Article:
Connecting Virtual Rural Classrooms with PearDeck

In our southern Alberta rural school district we have many very small schools. Sometimes there are only three or four, or even one or two students in a grade level. In primary and elementary levels the solution is triple graded classrooms, however, this is less practical or realistic once students hit junior high. One solution that our district has employed is the development of a robust video conferencing network, supported by reliable technology.

While our division has been connecting classrooms via video conferencing for over a dozen years, the supporting technology has changed and sometimes outpaced the technology that our teachers are using. In the early days of video conferencing teacher assistants would fax and/or email student assignments back-and-forth to the teacher to be marked. Of course, this was time-consuming, and the time it took to digitize these paper products added to the length of time students waited for projects and assignments to be marked and returned. As technology has become more 1 to 1 it is important that our teachers shift from the fax and email mentality to using the many tools that are now available to not only make accessing work easier, but also more engaging.

Our ninth grade video conference math teacher is located in one of our larger centres but teaches math to four different school sites, each with 1 to 5 students.

Math 9 via Video Conference

5 sites are joined via video conference for Math 9

Each group of students is assisted by an Education Assistant (EA) who helps with the content on site, as well as the logistics of getting materials back-and-forth. Despite the support, it is still a challenge to keep students on task and to help them as much as they need. To alleviate this, we have been working together to come up with solutions for this teacher and one of the very best has been in the form of Pear Deck.

The Video Conferencing Pear Deck Revolution

The teacher pushes her Google Slides lesson out to the students and they join the Pear Deck session on an iPad. As they work through the lessons, she can watch in real time as students respond to questions.

Pear Deck real time

The video conference teacher using Pear Deck can see thumbnails as each student answers questions in real time – from 5 different sites.

Unlike some other platforms of this nature, students do not have to press submit to send their work. This is very important in this situation because the teacher can see who is stalling, off task, or struggling. After the modelling portion of the lesson, the teacher turns the lesson setting to “student-paced” so students are able to work through remaining questions/slides at their own pace, while the teacher can move between slides to support individual students.

At the end of the lesson, the teacher publishes “student take-aways” – a premium feature – which automatically puts a Google Doc copy of all notes/slides and a copy of the student responses into a Pear Deck folder in each student’s Google Drive, organized by lesson date and title. The teacher also has a copy of this document for each student so she can use portions of it for individual assessment if desired.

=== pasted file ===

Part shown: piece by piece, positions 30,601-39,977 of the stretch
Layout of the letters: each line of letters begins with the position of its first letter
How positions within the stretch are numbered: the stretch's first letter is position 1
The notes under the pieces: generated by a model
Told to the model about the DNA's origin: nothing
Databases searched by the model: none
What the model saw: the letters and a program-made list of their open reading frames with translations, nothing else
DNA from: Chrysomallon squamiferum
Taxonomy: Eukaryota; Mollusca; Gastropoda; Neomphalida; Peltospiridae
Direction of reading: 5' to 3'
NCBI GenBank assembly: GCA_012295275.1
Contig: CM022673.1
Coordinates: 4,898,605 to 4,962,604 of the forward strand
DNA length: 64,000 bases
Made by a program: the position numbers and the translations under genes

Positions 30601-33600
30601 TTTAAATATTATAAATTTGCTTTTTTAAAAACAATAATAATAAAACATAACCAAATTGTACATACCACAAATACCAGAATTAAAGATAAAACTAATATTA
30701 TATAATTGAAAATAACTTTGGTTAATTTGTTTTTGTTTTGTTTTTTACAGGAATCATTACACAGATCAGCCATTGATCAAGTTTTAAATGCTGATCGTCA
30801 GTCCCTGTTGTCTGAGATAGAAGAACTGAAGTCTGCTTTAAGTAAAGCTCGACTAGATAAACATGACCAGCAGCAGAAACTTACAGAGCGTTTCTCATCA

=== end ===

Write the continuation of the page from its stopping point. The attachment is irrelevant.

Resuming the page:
Other video conference classes in our district have also been using Pear Deck, but since they are humanities-based, students can type many of their responses on Chromebooks. Trying to have students type Math just to use Pear Deck would be a deal breaker, so we have found enough iPads (sometimes old ones) to allow each student to use a stylus + iPad to “write” their math. This has taken some getting used to, but it is becoming more normal. We have solved the issue of “not enough writing space” by increasing the custom slide length in Google Slides – this allows the students to scroll down to continue their answer, something they can’t do when the lesson is on a standard-sized slide.

Of course, there will be ‘bad internet days’ when a cloud-based technology like Pear Deck just doesn’t work.  Fortunately, there is always pencil and paper as a backup!

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Creating VR via Video Conference

I’ve just pressed SUBMIT on the 2nd of 2 Google Expeditions tours that I created with some Grade 7 students for Google Expeditions #LoveWhereYouLive BETA tour creating project.  This project was fascinating for me on many levels, but over the past two days of finishing up the project, I’ve been reminded of the power of technology to leverage learning in rural areas. beta process 2

The setting: The class that was joining me in this adventure is made up of grade seven students in two locations taught via video conferencing. To drive directly from one school to the other takes about 1.5 hours. If I drive to either school from my location it takes about an hour.  In total there are about 12 students: seven at one site and five at the other. These two groups usually only see each other via video screen so there was lots of excitement last week when we all joined together on an overnight adventure to take 360-degree camera footage and supporting regular pictures at some sites of cultural and historic significance in southern Alberta. Our school division has a set of Virtual Reality viewers and we use Google Expeditions extensively; we are excited to be able to create some Alberta content and hope that it will be published for others to use.

The marvels of technology: So after the field trip, we have the task of working to do the hard work of scripting and processing pictures and moving all of the pieces into the tour creator. All of this separated by great distances. This is where the marvel that is Google comes in. We had all twelve students working in eight documents where they were scripting and adding links to pictures. The Social Studies teacher and I, from different sites, were able to check in and provide guidance to all students. Additionally, all three sites were connected by video conference. It did take some work to get all students into the required incognito Chrome browser and then logged into the @dryeraseacademy.net account to actually create in the tour creator. The first day, of course, was the hardest, as logging into something new always is, but it was easier on subsequent days. It was a great lesson in resilience for students as we had some tour creator crashes along the way and work had to be re-done.